There was a fair amount of information and examples in a relatively small space, which actually worked pretty well, considering how clean and simple Helvetica is and how ubiquitous and familiar. We're not used to seeing numerous examples like that on one wall.

Also in that gallery was an entire wall of Emigré publications (also a font foundry). I thought I would be the only one excited about all this typography stuff and text and image art, but the whole group seemed pretty into it. And there's a lot of text and image stuff on view right now, everwhere we went.

There were equally exciting moments in the Out of Time exhibit, including finally seeing Pipilotti Rist's film Ever Is Over All. I'd seen stills when it showed at SFMoMA and those stills (of a woman in an icey blue dress and bright red shoes) inspired the color scheme I came up with for my wedding. Also pretty great was Christiam Marclay's Graffiti Composition, from 2002, a portfolio of 150 digital photographs he took of blank music sheets he pasted up around Berlin and then went back and photographed the graffiti they collected. Not to mention finally seeing an actual video piece by Kota Ezawa, our fourth and final visiting artists in the 4 Painters Seminar series, speaking at the Museum School this week.

From MoMA we headed uptown to the Whitney, where we started at the top and worked our way down through (again, noting my favorites here) Taryn Simon's photographs, An American Index of the Hidden and Unfamiliar, Lorna Simpson, and Gordon Matta-Clark. I've seen so much of Simpson's work in documentation, but never in person. I particularly like the multiple mouths humming film installation and the screenprints on felt. Nice use of materials. Same for Matta-Clark, in that I've seen tons of documentation but never "the real thing," as they say. My eyes were starting to glaze over by that point (perhaps contrary to common belief, artists usually seem to have the shortest attention spans when it comes to looking at other art...and, uh, in general), but overall I thought it was pretty good stuff. I really liked reading Matta-Clark's statements about the early structures he cut into and apart, about how the initial act of violence eventually lends itself to a sense of order (the grid, of course) and beauty (light entering into spaces it wouldn't normally be able to, etc.).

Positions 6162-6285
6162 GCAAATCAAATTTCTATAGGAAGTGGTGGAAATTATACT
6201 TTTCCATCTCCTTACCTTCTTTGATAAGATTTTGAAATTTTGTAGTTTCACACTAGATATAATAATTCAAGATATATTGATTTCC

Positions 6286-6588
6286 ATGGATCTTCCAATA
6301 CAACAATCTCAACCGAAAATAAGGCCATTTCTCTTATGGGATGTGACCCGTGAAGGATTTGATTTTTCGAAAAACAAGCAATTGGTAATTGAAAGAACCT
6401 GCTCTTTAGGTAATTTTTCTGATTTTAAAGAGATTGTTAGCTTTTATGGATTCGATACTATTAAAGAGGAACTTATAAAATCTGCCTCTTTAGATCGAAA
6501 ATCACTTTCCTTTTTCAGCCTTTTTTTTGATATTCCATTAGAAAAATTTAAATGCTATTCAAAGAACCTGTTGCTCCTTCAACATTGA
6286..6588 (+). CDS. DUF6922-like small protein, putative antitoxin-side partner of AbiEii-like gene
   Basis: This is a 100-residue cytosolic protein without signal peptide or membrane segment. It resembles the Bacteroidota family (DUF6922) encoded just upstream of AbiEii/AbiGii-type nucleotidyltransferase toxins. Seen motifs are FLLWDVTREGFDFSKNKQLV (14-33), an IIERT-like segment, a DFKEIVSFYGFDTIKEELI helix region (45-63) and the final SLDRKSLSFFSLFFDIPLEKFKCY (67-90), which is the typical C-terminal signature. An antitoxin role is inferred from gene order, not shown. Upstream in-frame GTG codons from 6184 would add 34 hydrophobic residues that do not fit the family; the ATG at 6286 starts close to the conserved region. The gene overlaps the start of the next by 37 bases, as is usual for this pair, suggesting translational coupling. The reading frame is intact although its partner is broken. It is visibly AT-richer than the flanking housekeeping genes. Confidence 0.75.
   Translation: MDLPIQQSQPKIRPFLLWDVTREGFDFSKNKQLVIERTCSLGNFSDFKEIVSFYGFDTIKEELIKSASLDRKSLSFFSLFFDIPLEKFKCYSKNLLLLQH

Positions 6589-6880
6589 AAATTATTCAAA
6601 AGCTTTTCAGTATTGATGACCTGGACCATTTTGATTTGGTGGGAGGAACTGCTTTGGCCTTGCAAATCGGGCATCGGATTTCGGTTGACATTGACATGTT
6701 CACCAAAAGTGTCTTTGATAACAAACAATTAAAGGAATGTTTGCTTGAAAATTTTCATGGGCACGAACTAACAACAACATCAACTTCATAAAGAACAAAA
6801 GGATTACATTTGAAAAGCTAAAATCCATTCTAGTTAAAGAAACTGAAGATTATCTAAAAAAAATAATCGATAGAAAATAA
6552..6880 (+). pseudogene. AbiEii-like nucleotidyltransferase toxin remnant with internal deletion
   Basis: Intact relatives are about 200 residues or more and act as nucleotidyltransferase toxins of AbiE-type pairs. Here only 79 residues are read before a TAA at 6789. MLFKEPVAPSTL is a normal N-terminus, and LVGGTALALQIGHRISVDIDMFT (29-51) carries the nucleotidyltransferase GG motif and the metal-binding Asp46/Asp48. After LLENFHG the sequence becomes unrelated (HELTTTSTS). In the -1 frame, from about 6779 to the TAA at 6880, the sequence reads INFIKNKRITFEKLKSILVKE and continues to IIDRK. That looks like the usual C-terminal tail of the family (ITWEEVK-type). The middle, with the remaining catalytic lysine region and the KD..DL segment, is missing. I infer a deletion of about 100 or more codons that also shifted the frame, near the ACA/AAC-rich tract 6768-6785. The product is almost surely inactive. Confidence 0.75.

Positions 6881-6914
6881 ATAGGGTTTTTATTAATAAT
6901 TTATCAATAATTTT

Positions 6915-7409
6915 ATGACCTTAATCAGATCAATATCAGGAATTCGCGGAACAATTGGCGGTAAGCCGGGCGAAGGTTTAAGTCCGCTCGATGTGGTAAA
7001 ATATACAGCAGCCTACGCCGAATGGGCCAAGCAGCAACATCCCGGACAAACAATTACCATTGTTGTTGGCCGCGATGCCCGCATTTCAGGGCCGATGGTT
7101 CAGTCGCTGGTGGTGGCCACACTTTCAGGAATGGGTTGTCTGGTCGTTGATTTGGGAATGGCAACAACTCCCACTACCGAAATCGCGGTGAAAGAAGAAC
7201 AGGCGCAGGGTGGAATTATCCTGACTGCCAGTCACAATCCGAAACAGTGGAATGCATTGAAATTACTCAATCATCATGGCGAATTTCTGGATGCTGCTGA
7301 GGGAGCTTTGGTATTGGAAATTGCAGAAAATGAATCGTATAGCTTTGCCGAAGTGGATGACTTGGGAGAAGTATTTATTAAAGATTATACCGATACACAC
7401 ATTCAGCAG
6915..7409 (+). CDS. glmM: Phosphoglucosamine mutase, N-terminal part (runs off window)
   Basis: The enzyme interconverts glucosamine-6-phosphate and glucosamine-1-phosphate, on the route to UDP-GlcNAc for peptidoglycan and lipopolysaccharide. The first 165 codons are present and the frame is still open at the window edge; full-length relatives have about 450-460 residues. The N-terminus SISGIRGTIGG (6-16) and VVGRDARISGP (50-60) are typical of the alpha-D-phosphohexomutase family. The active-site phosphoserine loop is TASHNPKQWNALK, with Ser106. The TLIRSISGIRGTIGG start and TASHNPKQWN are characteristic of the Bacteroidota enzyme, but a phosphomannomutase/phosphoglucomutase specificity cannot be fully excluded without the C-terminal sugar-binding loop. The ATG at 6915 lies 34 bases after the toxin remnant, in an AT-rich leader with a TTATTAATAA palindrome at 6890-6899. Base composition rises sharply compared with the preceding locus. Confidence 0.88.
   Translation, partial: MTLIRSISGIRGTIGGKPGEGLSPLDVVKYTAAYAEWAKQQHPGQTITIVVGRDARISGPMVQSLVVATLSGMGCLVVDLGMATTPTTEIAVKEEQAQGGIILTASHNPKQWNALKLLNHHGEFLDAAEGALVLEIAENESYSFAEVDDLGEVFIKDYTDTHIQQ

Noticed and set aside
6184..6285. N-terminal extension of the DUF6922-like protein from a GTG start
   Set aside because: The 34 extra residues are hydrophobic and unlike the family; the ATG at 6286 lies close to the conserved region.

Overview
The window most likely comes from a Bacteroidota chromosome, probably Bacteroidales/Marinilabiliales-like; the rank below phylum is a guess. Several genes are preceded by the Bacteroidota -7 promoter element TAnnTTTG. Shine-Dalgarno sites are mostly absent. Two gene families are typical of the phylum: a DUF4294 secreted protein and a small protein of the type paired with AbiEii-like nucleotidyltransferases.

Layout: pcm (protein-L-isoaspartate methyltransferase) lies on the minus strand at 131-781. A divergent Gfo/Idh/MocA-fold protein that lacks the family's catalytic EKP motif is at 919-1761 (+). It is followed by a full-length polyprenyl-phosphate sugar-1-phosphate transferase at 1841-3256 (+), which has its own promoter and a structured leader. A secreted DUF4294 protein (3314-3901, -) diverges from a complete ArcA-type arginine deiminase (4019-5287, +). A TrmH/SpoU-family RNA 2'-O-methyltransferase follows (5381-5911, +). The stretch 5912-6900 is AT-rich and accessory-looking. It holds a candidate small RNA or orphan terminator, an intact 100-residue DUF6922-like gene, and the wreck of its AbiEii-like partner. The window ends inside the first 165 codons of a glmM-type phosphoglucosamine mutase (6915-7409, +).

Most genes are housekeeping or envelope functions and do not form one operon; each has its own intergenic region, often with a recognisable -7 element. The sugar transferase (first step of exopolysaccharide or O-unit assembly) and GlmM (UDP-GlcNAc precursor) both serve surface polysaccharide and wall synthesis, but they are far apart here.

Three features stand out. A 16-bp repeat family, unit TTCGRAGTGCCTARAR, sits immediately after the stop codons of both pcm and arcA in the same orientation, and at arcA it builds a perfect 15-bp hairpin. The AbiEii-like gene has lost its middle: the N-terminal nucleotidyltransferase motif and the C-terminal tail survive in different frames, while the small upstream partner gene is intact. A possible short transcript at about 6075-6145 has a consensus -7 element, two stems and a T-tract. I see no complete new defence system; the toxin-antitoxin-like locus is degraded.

From the Whitney we spent almost an hour getting to Chelsea, which involved quite possibly the most uncomfortable subway situation I've ever been in. Not uncomfortable in a life-threatening or crazy-person way, but of the serious violation of my personal space variety. The train (the 4 or the 6 I think) was already pretty packed and this mountain of a man gets on at the last second (I was standing next to the door, against the metal bars). I tried to move forward a bit, which gave him enough room to slide his arm behind me to grab hold of the bar. Okay, fair enough, but then he puts his other hand on a bar in front of me, essentially embracing me for two or three stops. Dude, you're totally invading my bubble!